A column about history, culture, policy, and things in between.
Last Sunday's edition of The Milwaukee Journal Sentinel published a lengthy article about a local bank's efforts to work through its woes. I found it an interesting read, and thought I would offer a perspective from the business community. My comments speak to the U.S. banking industry in general over the course of the last year, and it is only fair to note that there are certainly shining exceptions to this story.
What most banks did with the billions of Federally provided largesse was to immediately shore up their horrifically unbalanced balance sheets. Those statements became so unbalanced through the combination of years of an overly easy Fed and a Bachnalian orgy of lending; lending which forsook all of the time-honored principles of this once proud and conservative industry. You know - things like collateral and down payments and equity to debt ratios that had a toe-hold in reality. What the banks have NOT done is put the money "to work". In fact, many of them went out of the business of LOANING money and into the business of COLLECTING it, while at the same time increasing interest rates to long standing customers at a time those clients were fighting for their very existence. This continues to a large extent today.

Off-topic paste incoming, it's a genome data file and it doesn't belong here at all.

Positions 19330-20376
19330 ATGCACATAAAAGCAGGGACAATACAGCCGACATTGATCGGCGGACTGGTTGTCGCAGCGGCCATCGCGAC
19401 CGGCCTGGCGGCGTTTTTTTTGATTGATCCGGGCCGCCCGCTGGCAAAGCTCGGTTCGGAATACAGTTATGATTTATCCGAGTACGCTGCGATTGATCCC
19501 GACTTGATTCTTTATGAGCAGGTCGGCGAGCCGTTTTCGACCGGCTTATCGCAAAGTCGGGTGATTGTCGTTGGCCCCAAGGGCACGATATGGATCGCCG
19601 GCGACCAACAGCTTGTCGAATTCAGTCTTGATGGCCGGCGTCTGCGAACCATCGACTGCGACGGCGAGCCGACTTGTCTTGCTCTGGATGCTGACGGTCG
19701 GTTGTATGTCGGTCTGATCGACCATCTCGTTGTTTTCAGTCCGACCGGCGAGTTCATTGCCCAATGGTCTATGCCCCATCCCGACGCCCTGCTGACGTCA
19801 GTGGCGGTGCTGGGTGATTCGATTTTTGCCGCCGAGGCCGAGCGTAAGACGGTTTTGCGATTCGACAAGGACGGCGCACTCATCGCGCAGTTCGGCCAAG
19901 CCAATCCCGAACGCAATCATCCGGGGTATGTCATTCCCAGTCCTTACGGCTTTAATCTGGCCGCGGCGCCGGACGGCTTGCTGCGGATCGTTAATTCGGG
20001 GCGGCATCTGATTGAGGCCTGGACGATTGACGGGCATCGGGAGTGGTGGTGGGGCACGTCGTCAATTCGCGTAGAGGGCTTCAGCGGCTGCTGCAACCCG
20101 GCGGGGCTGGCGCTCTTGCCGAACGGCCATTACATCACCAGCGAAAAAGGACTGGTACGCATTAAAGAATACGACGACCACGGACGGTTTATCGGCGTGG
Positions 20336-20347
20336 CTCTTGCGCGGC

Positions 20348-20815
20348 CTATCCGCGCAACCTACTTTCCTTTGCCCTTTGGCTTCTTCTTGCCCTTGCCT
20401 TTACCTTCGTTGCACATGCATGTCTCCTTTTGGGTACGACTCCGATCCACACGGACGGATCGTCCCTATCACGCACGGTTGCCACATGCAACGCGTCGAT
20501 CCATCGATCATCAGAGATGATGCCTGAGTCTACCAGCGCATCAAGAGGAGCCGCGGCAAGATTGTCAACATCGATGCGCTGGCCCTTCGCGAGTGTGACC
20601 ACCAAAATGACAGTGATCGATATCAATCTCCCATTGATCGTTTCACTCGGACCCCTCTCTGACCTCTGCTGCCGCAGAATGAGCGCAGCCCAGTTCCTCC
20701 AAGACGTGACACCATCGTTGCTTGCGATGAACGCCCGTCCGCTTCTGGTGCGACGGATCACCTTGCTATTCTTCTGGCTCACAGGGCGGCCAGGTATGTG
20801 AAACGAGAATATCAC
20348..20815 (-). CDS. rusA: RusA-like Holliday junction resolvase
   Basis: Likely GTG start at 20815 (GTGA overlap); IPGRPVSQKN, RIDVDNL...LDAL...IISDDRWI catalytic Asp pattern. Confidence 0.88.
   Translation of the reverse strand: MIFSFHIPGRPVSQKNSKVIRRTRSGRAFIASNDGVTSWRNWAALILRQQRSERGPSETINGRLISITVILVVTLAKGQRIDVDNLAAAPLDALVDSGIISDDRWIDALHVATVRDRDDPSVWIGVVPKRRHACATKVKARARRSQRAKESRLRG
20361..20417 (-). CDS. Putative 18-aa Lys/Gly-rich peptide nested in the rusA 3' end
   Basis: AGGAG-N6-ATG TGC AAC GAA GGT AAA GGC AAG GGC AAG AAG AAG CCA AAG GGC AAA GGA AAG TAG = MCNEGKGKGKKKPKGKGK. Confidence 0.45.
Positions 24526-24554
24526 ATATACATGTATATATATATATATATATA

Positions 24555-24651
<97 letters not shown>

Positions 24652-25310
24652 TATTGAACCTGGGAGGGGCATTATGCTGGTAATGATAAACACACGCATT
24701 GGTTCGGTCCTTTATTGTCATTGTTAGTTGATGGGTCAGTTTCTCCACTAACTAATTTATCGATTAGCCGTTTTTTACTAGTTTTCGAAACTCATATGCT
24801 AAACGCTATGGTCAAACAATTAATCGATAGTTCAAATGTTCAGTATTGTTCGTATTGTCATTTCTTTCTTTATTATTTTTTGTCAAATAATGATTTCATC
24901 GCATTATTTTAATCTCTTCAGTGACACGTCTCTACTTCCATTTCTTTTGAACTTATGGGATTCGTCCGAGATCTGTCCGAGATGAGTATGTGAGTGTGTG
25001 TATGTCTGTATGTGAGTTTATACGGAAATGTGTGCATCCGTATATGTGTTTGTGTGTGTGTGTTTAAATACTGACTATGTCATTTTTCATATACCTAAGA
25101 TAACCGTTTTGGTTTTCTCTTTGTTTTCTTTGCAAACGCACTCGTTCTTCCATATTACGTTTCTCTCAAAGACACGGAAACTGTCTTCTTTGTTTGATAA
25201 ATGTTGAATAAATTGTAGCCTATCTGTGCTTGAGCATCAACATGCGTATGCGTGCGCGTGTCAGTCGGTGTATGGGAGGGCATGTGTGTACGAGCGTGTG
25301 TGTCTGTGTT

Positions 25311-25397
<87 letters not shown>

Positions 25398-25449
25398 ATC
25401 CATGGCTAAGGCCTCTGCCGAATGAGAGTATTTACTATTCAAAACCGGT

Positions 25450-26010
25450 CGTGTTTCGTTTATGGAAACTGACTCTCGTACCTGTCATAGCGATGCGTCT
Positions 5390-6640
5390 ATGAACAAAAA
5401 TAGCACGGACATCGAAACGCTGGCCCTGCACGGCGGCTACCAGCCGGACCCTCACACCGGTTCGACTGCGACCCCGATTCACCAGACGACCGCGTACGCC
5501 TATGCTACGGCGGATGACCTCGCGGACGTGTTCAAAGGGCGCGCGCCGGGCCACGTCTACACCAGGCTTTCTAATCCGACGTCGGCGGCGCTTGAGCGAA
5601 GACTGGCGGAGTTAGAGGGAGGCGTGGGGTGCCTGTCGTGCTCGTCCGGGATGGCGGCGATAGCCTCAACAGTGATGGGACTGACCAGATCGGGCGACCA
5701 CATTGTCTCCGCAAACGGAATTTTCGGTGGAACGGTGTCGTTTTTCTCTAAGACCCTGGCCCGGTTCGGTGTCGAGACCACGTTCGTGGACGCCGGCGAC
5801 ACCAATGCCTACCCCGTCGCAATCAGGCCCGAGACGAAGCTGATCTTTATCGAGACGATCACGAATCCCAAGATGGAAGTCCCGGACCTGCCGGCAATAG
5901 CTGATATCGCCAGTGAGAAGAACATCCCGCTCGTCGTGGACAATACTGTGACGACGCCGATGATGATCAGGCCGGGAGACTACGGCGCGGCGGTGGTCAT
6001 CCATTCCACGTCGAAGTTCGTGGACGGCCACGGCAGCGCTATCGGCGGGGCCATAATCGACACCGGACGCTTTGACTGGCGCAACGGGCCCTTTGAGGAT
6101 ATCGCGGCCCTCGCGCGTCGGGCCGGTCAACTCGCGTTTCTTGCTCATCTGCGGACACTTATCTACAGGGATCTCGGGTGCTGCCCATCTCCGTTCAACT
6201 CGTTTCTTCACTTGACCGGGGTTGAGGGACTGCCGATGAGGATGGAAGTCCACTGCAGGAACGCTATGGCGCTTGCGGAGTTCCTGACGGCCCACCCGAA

THAT is what most banks have done with the money Congress so eagerly gave them at the start of 2009. And they are now engaging to the extreme the very tools and practices that might have prevented this meltdown in the first place.
It is a sad drama that has not played well in our local business community. Already we see the formation of smaller, better capitalized banks, many of which have started or been strengthened by capital that now eschews the "big boys". Such institutions are well positioned, and when the economic worm has sufficiently turned, many long-standing client/bank relationships will be turned on their ear.
Even here in little old Waukesha County.